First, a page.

Collective Soul Rocks Marathon Music Works

Collective Soul at Marathon Music Works


In the midst of sweltering summer heat and 100 degree days, Collective Soul brought their show to Marathon Music Works in Nashville. As far as I could tell, Marathon was only cooled by the giant fans spinning on the ceiling, but the heat didn’t deter the fans of the band from filling the factory floor.

Check out our interview with Joel Kosche from Collective Soul here.

By my watch, the show starts about 20 minutes late. I’d be disappointed if it didn’t. No good rock band has ever been described as “punctual.” Well, maybe Spinal Tap. But the fans’ anticipation is fueled by the delay. There are guys in suits and ties who just left work, and others in sleeveless shirts who seem to have been pre-gaming for a few hours. The crowd may look a little older than they did when they saw Collective Soul in college at the end of the century, but their love for the band is as youthful and exuberant as it’s always been.

(L-R) Joel Kosche, Ed Roland, Will Turpin

As promised by the bill, the night begins with a performance of their 1999 classic Dosage from start to finish — the banner that hangs behind the band is the cover from the album. The crowd goes wild with the opening drone of “Tremble For My Beloved”; they go absolutely mental when the hard-panned chainsaw riff from “Heavy” begins to play; they sing all the words to “Run” and “Not The One.” It’s been 13 years, but Dosage has been spinning in these fans’ CD players the whole time.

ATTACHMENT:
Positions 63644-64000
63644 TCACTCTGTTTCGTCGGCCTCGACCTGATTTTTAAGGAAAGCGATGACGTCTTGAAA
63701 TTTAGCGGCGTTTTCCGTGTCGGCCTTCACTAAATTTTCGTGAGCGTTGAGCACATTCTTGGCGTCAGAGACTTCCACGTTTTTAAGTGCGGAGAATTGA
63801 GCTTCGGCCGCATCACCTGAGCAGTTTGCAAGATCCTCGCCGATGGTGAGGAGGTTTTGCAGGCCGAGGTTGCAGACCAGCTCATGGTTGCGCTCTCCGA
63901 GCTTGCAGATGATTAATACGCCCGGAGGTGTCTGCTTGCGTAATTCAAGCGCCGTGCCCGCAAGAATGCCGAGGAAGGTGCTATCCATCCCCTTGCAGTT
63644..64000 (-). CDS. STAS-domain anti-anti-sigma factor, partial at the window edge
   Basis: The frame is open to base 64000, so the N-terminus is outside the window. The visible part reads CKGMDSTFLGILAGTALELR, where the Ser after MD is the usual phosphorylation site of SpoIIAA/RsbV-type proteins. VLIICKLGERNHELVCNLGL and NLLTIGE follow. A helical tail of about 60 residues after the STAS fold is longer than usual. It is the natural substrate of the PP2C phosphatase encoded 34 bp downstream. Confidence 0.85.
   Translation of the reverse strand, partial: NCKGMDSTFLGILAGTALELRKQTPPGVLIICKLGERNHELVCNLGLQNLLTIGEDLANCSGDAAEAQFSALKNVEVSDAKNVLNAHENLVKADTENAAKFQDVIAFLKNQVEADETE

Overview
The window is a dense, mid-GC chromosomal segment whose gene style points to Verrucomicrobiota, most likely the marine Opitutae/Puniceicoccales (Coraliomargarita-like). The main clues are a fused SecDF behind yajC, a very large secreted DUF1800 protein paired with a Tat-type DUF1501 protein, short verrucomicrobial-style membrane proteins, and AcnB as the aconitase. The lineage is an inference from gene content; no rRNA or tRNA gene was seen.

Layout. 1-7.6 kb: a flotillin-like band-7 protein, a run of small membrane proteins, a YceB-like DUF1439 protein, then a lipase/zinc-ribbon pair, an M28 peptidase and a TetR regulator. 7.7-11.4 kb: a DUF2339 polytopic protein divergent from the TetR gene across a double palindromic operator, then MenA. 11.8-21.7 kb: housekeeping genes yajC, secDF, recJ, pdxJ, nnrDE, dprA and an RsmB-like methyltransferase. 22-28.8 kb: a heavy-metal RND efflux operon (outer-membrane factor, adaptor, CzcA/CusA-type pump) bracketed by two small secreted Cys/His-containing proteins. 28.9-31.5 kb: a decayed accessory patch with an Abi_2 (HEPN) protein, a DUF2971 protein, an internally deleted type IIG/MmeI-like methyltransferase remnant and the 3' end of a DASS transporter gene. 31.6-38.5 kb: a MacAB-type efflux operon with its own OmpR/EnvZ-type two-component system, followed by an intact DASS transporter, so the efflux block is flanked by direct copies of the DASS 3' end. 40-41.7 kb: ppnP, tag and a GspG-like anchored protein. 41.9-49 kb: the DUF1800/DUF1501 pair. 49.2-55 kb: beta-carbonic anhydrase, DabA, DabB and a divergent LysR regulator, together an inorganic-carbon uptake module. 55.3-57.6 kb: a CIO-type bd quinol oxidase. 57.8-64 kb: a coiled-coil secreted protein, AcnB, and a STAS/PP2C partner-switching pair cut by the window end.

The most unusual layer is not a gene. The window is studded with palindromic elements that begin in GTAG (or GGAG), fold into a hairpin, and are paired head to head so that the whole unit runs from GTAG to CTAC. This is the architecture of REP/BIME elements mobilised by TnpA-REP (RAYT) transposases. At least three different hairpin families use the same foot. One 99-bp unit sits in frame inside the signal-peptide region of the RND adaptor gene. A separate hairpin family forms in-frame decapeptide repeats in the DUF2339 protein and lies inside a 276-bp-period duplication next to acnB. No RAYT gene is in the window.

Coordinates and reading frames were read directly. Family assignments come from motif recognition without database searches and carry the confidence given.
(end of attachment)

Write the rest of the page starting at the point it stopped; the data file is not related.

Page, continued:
After a short break, the band comes back to play the singles that dominated alternative rock stations in the 1990s and early 2000s including “Why Pt. 2” and “The World I Know.” At one point, drummer Johnny Rabb steps out from behind his kit to show off his dance skills. Right after that there’s an impromptu medley of songs by The Cars.

As expected, the band saves their two biggest hits, “December” and “Shine,” for the encore. They draw them out so the fans can sing along for longer, and at times lead singer Ed Roland leaves the singing to the crowd. Both songs are as good today as they were when they were released in the mid-nineties.

The night ends with everyone sweaty but satisfied, returning to their normal lives after briefly traveling back in time to 1999.

(L-R) Ed Roland, Dean Roland
Collective Soul at Marathon Music Works








Article and Photos by Andrew Miller

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